In considering the objections that the Teacher makes to Socratic commitments, one would think there would be no question that we too would promptly reject them. That we would reject them seems to be anticipated by Socrates. In fact, he learns about this from his efforts to argue that, since people do not know the definitions of the terms of the logical arguments involved in their lives, they are in no position to do what they do, and specifically, they are in no position to disagree with the tyrants who threatened to rule Athens. People rejected his account of what they were doing. They were willing to argue that, contrary to Socrates, their lives involved knowledge and values. In response, Socrates came up with the argument that, though people say they have knowledge and values in their lives, the fact is, they only seem to have lives, they only seem to have knowledge and values. On Socrates’ account, our lives are matters of experiencing shadows and echoes separate from and caused by a reality beyond our experience. Here, Socrates goes on to talk about how we are like the dwellers in a cave where all we can see and experience is the shadows created by real objects being carried in front of a fire that projects these shadows on a wall in front of the cave dwellers.
Part of the story about this cave is where Socrates speculates that in order for the cave dwellers to get real knowledge and values, they would have to become aware of their real situation as being forced to see only shadows which they call their reality, when in fact it’s the forms that make those shadows which are real. They would get knowledge and values from someone who had come to see exactly how the shadows are produced who would come back into the cave to reveal how the deception is accomplished. The problem for this Socratic hero, unfortunately, is that for his trouble, the cave dwellers would kill him.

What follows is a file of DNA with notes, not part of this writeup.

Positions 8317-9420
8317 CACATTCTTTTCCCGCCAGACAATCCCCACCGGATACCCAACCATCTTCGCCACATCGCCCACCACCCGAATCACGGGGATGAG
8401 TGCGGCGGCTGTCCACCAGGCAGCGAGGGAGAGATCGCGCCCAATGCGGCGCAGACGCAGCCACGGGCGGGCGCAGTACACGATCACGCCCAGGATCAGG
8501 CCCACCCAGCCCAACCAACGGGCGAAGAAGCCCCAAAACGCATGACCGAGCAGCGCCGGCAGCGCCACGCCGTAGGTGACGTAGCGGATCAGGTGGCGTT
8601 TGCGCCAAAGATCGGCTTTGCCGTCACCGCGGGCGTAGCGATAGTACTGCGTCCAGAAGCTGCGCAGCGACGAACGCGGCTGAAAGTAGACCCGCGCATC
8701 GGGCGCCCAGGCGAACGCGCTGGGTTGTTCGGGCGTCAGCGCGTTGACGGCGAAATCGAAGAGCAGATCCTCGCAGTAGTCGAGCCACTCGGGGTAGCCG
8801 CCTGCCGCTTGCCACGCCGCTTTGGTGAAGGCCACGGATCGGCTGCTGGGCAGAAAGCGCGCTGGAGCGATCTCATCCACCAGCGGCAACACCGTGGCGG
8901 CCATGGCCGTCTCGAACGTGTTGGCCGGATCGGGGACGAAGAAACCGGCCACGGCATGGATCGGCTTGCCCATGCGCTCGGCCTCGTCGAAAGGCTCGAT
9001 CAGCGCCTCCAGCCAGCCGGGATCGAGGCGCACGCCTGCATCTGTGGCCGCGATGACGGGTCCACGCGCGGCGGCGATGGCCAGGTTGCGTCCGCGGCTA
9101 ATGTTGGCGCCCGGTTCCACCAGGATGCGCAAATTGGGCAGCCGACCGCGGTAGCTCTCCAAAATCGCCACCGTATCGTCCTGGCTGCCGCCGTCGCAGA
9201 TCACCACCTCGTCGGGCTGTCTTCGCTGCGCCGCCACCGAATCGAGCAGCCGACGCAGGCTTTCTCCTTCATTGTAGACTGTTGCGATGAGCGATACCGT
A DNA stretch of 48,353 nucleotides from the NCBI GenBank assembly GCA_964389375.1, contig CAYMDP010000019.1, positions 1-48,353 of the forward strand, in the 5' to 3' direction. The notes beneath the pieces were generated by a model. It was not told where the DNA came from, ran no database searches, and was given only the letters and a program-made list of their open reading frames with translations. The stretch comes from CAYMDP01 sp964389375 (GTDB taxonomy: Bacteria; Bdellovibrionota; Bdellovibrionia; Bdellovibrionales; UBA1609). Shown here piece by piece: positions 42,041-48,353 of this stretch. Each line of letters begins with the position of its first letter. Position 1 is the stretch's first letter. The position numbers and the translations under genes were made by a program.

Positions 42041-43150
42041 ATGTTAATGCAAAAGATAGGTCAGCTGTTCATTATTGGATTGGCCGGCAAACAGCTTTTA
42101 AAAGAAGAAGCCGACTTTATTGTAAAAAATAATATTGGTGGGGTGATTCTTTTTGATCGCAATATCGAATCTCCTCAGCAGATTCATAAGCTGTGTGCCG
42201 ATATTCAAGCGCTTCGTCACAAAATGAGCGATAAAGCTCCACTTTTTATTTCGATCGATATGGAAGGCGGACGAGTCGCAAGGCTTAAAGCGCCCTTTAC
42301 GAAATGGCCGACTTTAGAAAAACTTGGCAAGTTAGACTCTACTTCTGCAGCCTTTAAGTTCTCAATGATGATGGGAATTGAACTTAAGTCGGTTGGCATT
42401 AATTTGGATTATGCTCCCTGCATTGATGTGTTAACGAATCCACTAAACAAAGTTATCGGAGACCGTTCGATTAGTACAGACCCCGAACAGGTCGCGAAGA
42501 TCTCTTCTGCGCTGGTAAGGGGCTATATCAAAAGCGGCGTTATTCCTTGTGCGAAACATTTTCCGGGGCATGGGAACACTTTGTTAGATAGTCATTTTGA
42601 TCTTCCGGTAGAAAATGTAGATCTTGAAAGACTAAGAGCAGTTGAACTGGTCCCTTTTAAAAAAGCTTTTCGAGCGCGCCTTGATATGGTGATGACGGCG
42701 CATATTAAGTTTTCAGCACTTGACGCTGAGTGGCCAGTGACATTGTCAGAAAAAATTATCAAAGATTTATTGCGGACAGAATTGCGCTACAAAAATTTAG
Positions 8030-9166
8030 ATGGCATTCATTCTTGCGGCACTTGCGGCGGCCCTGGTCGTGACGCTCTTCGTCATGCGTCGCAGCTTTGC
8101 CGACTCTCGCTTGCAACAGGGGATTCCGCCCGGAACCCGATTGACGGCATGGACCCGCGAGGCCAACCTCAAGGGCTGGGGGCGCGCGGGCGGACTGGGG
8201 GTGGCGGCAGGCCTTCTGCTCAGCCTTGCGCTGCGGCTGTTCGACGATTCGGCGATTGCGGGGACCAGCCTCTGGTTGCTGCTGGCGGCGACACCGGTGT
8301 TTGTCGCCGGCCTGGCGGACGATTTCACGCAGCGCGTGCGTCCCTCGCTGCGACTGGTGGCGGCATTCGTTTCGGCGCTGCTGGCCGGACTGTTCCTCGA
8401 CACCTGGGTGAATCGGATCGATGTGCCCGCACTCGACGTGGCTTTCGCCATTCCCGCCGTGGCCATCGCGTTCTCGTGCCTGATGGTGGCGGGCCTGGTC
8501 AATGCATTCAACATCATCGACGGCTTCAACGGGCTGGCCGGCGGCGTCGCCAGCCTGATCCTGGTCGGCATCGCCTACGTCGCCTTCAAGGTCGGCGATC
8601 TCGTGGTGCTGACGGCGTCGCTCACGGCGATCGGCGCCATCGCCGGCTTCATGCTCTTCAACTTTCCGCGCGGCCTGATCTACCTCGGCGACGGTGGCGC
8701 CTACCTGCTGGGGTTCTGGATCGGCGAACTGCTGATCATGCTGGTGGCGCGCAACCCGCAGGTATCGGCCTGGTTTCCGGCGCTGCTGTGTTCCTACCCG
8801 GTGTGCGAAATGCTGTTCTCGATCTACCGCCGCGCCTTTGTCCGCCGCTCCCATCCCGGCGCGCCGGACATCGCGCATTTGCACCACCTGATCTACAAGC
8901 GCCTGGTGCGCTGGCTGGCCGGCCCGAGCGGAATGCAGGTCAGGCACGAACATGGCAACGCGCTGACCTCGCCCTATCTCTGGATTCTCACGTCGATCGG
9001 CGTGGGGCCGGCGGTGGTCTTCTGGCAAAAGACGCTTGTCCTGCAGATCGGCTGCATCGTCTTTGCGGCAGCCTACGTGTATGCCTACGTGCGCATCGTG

Socrates is very crafty in proposing a solution to our suffering which involves a hero who, as suggested in the Apology of Socrates, offers life after death and the promise of a God who can intercede in this life on our behalf. These promises are very attractive. They are much like the promises the salesman makes to Jack when he was supposed to trade the family cow in for a winter’s provisions, but instead came home with a handful of “magic” beans. And too, the prospect of God, blinds our eyes to the fact that, like the Trojan Horse, Socratic commitments hold within them little soldier arguments which will come out to destroy one when least expected.
Given the fact that Socratic commitments imply the impossibility of knowledge and values, the futility of arguments, the manipulability of arguments by power, and the life so understood not worth living, he then offers his audience the Allegory of the cave, the parable of the absent landlord, the story of Job, and others, as excuses to explain our adoption of those commitments. That is, the prospect of being rescued by a Socratic hero in the “God in a flying chariot” way is so compelling that it is offered as an excuse for making commitments to Socratic claims.
In addition to obtaining our commitment to his claims about knowledge and values by providing us an excuse to make those commitments, he prevents us from considering views other than those of the powerful through the application of violence, stealth, and deceit. This is what we learn from the story of Gyges, who establishes that it would be irrational to criticize his point of view. It would be irrational to have as much respect for the views of others, in other words, as one has for one’s own.